Filed: Friday, 27th July 2007
By: Gary Jones and Colin Wells
Alan Curbishley took time out during the recent pre-season tour of Austria to talk to Gary Jones and Colin Wells. In the first of a three-part interview, Curbs talks about the 'Great Escape', Raymond Domenech and a certain job offer in 2001 ...
KUMB.com: Alan – thanks for agreeing to talk to us. We're going to ask you some questions about the circumstances of you becoming manager, pre-season, the run-in last season and expectations for next year.
Alan Curbishley: Yeah, fine.
KUMB: The first question we’ve got came from one of the supporters - when the West Ham job came up, did you apply personally for it or did the chairman come calling?
AC: I was actually doing a Bolton v West Ham game live for Sky, and obviously West Ham got beat 4-0. That was a Saturday night. I went out to dinner that night with my elder brother, who was over in London, and got back late in the early hours of Sunday morning.
As we left the restaurant, “God”, he said, “West Ham are having a bit of a hard time - if anything happens there you might get a phone call!” We just laughed about it, you know, didn’t think too much of it. Then, about half past ten on Monday morning, I had a phone call - and it was Scott Duxbury.
I knew Paul Aldridge and I knew Terry Brown, but I didn’t know Scott Duxbury. I never returned the call and he phoned again and said “I’m Scott Duxbury, Chief Executive for West Ham and I want to talk to you.” And then the news broke; I think it was about 11 o’clock, Monday morning.
So I phoned him back and he said “we’re looking for a manager, Alan Pardew has left the club, would you be interested?” And it went from there. So it was about Monday morning when I first heard about it, after the Bolton game. We got together Monday night and it proceeded from there.
There had been previous contact [with West Ham] when Harry [Redknapp] left, which was a big surprise to everybody - least of all me, because I knew he was on the verge of signing a new four year contract. I was at Charlton at the time and also on the verge of signing a new contract; in the end I decided to stay at Charlton.
There was a bit of talk that perhaps West Ham would be interested but I think Steve McLaren came into the picture a little bit and I felt that, you know, I had a bit more to do at Charlton really and decided that I was going to honour the contract that I had agreed. I hadn’t signed it, by the way, but I agreed it in the end and stayed at Charlton.
I met Scott and Eggert on that Monday evening and it was like going on a blind date - I had never met Scott before and obviously I had never met Eggert before.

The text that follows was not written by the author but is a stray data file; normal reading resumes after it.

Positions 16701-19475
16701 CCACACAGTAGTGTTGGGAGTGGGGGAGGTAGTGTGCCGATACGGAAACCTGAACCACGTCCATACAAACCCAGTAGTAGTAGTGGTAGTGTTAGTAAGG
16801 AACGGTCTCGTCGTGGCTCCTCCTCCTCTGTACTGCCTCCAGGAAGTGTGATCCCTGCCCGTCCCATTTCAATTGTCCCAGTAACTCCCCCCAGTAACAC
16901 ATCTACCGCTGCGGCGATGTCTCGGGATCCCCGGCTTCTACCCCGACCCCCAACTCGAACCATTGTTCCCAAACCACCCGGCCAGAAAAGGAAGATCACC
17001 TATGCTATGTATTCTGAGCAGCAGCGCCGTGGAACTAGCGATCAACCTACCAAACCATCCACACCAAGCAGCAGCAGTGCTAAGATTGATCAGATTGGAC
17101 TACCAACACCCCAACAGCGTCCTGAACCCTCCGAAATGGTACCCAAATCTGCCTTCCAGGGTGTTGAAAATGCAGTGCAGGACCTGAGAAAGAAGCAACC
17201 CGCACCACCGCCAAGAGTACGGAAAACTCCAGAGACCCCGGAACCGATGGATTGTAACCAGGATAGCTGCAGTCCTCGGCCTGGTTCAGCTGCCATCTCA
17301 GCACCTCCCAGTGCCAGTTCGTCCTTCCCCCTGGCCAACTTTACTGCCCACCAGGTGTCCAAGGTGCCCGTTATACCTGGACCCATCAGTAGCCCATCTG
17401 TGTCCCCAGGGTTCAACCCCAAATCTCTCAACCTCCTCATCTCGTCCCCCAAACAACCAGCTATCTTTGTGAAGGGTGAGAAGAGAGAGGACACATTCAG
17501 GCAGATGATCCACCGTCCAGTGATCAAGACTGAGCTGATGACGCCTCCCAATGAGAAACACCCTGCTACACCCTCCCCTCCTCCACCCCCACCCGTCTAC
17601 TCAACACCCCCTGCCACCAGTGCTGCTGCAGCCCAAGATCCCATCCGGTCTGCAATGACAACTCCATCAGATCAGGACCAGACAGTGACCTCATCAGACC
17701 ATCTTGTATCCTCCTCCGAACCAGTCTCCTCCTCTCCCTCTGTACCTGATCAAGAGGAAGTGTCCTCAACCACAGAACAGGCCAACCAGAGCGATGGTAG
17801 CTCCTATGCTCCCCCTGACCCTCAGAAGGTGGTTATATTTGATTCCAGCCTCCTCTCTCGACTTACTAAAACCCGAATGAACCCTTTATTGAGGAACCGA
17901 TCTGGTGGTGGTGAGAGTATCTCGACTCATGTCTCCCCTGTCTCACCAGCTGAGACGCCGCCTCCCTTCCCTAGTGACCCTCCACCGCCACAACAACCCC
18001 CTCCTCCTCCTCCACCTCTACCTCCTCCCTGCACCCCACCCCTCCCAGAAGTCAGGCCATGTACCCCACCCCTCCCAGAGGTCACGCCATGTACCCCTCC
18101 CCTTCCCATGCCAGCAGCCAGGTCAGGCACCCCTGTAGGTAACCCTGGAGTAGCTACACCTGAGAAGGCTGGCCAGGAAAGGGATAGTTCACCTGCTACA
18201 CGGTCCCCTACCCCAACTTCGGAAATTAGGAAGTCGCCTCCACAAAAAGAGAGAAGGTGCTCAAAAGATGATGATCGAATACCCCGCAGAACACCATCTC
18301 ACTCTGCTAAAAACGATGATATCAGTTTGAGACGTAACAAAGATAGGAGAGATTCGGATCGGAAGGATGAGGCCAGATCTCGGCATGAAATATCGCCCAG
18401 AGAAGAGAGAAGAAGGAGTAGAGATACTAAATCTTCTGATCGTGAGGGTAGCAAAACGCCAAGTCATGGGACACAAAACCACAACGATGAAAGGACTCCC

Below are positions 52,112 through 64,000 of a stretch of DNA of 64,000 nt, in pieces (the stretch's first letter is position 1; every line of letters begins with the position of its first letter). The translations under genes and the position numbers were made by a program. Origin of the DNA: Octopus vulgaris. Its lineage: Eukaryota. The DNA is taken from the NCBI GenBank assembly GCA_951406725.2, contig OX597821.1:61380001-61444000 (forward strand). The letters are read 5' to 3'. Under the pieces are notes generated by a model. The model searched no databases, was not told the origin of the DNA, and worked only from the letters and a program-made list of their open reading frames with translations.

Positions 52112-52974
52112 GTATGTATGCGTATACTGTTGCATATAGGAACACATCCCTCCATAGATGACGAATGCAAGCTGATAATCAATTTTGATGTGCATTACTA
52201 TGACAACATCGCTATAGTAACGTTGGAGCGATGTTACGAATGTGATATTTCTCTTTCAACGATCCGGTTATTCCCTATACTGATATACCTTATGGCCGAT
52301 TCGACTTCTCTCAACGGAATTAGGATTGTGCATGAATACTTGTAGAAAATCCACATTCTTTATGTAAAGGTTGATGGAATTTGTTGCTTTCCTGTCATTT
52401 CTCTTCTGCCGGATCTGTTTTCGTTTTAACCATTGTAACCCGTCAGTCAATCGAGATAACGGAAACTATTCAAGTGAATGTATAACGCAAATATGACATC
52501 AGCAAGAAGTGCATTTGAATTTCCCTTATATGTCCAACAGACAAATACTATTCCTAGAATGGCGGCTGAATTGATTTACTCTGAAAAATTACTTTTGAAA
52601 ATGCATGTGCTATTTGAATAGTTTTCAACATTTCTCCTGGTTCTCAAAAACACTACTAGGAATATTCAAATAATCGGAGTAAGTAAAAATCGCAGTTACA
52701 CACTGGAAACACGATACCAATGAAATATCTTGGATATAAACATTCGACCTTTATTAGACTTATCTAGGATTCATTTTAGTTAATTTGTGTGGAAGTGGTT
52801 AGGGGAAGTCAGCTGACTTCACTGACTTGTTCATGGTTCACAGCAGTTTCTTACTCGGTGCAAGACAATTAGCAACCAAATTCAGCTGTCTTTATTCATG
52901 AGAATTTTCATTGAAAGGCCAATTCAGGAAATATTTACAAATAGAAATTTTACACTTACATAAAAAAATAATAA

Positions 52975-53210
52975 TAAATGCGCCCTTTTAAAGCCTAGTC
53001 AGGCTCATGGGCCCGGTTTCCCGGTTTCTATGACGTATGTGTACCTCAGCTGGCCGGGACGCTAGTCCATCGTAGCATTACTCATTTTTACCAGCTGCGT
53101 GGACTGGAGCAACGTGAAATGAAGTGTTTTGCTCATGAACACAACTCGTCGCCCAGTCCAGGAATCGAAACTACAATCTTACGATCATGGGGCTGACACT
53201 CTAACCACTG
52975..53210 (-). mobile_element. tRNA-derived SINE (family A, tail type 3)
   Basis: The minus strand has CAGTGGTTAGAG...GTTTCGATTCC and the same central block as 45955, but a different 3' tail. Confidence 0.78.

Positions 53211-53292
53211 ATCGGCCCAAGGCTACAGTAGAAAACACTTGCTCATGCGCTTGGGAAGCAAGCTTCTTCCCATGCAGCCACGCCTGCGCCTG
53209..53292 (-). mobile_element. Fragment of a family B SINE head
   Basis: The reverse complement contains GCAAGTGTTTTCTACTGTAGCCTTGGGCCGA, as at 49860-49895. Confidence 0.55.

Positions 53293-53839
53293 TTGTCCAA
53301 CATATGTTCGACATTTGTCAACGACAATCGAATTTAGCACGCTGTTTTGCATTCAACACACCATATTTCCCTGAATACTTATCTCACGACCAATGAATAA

KUMB: So what were your initial thoughts after you got the phone call? When did you think ‘yep, this is it?’
AC: Well, my initial thought was that I’d let it go once - and I wasn’t going to let it go again. That was the first thing. I had resigned myself to the fact that I was another year off, you know, I’d done six months and in all fairness I couldn’t see anything coming up that would have been attractive.
I know West Ham were going through a bad time but I didn’t think anything would happen there, bearing in mind what had happened in previous seasons. I didn’t think that there’d be a change so it was a surprise when it happened. But when they contacted me and said that there was a vacancy, that’s when I decided to talk to them.
KUMB: Did you receive any other job offers?
AC: Yes I did, yeah. I had opportunities to talk to two Premiership clubs.
KUMB: Can you name them?
AC: Not really! But obviously there were vacancies in the summer. That summer it was quite strange, there were four vacancies I think - Charlton, Newcastle, Aston Villa and Middlesbrough. There were four clubs that didn’t have a manager which was a big percentage of the Premiership, if you like. It doesn’t normally happen like that but I wanted to take the break, I wanted to have at least six months off so I felt …
KUMB: Well, it was the best part of 15 years with Charlton wasn’t it, more than that …
AC: 16 years - one as a player/coach and the other fifteen as a manager. I just felt I’d reached a situation where I needed to leave and they needed to move on. It was amicable when I left . But as I say, I didn’t see anything happening - even though West Ham were having a bad time, I still didn’t see anything happening there. I looked at other clubs that might be attractive but thought I’d be going into Christmas having my first Christmas at home.
KUMB: I think that was the general consensus from all of us. Although we were on a bad run we didn’t feel there was going to be a change - we didn’t see it coming.
AC: No. You know, when you find yourself in the bottom three, you have to get out round about Christmas because if you don’t then it’s a struggle. Once you’re in for that half a season then it’s difficult to get out. You know, you can win a couple of games and then lose a couple and you go straight back in it again. It’s very difficult to get out of it.
I never really asked the reasons why there was a vacancy. I signed Alan Pardew as a player; he was one of my first ever signings at Charlton and he was with me for four years. Over the years he had done a bit of scouting for us and we’d been together on Charlton vet football matches etc. - and we were close. So I didn’t think anything was going to happen there - but these things do happen.